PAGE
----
Monroe County Office Building
Location within the U.S. state of New York
New York's location within the U.S.
|Founded||February 23, 1821|
|Named for||James Monroe|
|o Total||1,367 sq mi (3,540 km2)|
|o Land||657 sq mi (1,700 km2)|
|o Water||710 sq mi (1,800 km2) 52%%|
| o Estimate |
|Time zone||UTC-5 (Eastern)|
|o Summer (DST)||UTC-4 (EDT)|
|Congressional districts||25th, 27th|
Monroe County is a county in the western portion of the state of New York, in the United States. The county is along Lake Ontario's southern shore. As of 2018, Monroe County's population was 742,474, a decrease since the 2010 census. Its county seat and largest city is the city of Rochester. The county is named after James Monroe, the fifth President of the United States. Monroe County is part of the Rochester, NY Metropolitan Statistical Area. The current County Executive is Adam Bello.
When counties were established in the Province of New York in 1683, the present Monroe County was part of Albany County. This was an enormous county, including the northern part of New York State as well as all of the present State of Vermont and, in theory, extending westward to the Pacific Ocean. This county was reduced in size on July 3, 1766 by the creation of Cumberland County, and further on March 16, 1770 by the creation of Gloucester County, both containing territory now in Vermont.
On March 12, 1772, what was left of Albany County was split into three parts, one remaining under the name Albany County. One of the other pieces, Tryon County, contained the western portion (and thus, since no western boundary was specified, theoretically still extended west to the Pacific). The eastern boundary of Tryon County was approximately five miles west of the present city of Schenectady, and the county included the western part of the Adirondack Mountains and the area west of the West Branch of the Delaware River. The area then designated as Tryon County now includes 37 counties of New York State. The county was named for William Tryon, colonial governor of New York.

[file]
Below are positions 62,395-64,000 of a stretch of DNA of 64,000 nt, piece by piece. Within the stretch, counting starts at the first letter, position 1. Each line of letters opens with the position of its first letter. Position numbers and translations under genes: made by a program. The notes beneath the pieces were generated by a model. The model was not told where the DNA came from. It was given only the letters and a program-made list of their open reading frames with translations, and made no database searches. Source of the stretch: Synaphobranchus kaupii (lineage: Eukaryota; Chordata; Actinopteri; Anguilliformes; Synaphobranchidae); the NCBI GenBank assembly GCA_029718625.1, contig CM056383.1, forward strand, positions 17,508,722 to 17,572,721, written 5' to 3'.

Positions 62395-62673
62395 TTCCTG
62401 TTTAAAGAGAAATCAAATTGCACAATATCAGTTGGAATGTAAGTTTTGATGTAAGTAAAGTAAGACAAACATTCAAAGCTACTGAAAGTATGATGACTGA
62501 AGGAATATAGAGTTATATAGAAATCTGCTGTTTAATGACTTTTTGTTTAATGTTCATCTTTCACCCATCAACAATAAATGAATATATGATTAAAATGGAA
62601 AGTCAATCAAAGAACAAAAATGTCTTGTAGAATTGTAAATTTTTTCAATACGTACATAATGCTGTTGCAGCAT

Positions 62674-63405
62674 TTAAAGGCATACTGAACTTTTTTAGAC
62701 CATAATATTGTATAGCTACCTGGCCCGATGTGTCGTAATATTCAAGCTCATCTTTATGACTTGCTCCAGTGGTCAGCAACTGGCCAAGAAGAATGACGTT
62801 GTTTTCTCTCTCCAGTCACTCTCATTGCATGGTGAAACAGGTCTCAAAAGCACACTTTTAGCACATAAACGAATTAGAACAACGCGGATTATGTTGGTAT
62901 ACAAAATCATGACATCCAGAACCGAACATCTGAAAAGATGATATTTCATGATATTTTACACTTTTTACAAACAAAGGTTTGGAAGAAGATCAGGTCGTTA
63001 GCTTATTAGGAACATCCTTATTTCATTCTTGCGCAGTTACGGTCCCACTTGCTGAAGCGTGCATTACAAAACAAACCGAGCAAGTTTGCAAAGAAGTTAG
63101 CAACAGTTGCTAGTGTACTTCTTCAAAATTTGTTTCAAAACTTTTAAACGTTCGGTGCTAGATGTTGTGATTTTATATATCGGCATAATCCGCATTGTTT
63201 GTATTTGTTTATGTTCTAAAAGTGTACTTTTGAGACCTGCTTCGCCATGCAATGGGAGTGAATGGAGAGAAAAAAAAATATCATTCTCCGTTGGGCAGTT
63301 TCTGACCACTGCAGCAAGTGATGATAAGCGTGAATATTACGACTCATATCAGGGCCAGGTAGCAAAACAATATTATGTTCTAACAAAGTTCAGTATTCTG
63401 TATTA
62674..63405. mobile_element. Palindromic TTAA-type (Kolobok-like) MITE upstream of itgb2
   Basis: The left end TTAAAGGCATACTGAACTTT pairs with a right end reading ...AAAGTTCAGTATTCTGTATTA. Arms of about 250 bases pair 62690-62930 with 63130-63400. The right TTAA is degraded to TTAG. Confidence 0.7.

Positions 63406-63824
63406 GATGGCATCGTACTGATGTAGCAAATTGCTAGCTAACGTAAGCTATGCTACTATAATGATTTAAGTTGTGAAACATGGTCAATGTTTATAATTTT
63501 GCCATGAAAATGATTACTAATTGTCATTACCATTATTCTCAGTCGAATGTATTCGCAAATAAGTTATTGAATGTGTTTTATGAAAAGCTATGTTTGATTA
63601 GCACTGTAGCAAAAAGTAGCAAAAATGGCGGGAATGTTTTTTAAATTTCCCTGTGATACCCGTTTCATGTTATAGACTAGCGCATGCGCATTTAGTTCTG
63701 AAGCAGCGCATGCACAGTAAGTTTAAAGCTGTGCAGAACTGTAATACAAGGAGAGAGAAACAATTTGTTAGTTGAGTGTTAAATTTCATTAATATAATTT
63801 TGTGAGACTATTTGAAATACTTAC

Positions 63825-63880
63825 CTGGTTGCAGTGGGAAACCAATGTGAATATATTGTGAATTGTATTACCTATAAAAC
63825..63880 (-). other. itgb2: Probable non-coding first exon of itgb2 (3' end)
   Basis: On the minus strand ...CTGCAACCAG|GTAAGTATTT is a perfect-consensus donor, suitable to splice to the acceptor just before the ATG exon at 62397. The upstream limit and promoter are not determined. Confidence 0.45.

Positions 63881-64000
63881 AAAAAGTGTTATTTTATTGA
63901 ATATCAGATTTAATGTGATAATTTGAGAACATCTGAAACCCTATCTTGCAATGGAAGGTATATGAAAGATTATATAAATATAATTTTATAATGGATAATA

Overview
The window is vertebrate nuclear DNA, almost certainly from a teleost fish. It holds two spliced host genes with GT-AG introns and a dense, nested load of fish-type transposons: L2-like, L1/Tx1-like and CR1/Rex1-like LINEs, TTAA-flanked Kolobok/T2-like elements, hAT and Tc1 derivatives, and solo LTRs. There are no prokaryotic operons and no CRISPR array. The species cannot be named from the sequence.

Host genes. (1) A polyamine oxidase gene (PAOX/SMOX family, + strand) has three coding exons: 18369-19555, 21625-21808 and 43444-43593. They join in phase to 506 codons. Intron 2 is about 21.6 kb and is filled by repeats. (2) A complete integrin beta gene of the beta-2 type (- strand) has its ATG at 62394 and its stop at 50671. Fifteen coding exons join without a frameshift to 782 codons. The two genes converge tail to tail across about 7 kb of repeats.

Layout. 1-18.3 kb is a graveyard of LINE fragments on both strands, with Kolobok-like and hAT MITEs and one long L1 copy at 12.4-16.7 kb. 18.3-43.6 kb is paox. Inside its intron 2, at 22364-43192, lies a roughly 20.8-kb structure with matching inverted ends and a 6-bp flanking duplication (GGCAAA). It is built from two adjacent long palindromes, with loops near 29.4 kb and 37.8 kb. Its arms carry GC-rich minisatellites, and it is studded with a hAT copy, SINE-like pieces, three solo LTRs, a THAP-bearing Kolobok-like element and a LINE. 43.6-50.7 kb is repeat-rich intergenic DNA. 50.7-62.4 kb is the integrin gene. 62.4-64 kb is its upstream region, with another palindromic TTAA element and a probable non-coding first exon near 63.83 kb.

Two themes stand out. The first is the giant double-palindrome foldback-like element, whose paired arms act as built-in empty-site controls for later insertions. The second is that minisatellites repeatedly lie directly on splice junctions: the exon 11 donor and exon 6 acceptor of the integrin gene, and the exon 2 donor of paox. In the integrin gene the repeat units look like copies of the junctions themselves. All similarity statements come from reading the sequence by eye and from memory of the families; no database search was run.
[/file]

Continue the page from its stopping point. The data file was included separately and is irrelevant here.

In the years prior to 1776, most of the Loyalists in Tryon County fled to Canada. In 1784, following the peace treaty that ended the American Revolutionary War, the name of Tryon County was changed to Montgomery County in order to honor the general, Richard Montgomery, who had captured several places in Canada and died attempting to capture the city of Quebec, replacing the name of the hated British governor.
In 1789, Ontario County was split off from Montgomery. The actual area split off from Montgomery County was much larger than the present county, also including the present Allegany, Cattaraugus, Chautauqua, Erie, Genesee, Livingston, Monroe, Niagara, Orleans, Steuben, Wyoming, Yates, and part of Schuyler and Wayne counties.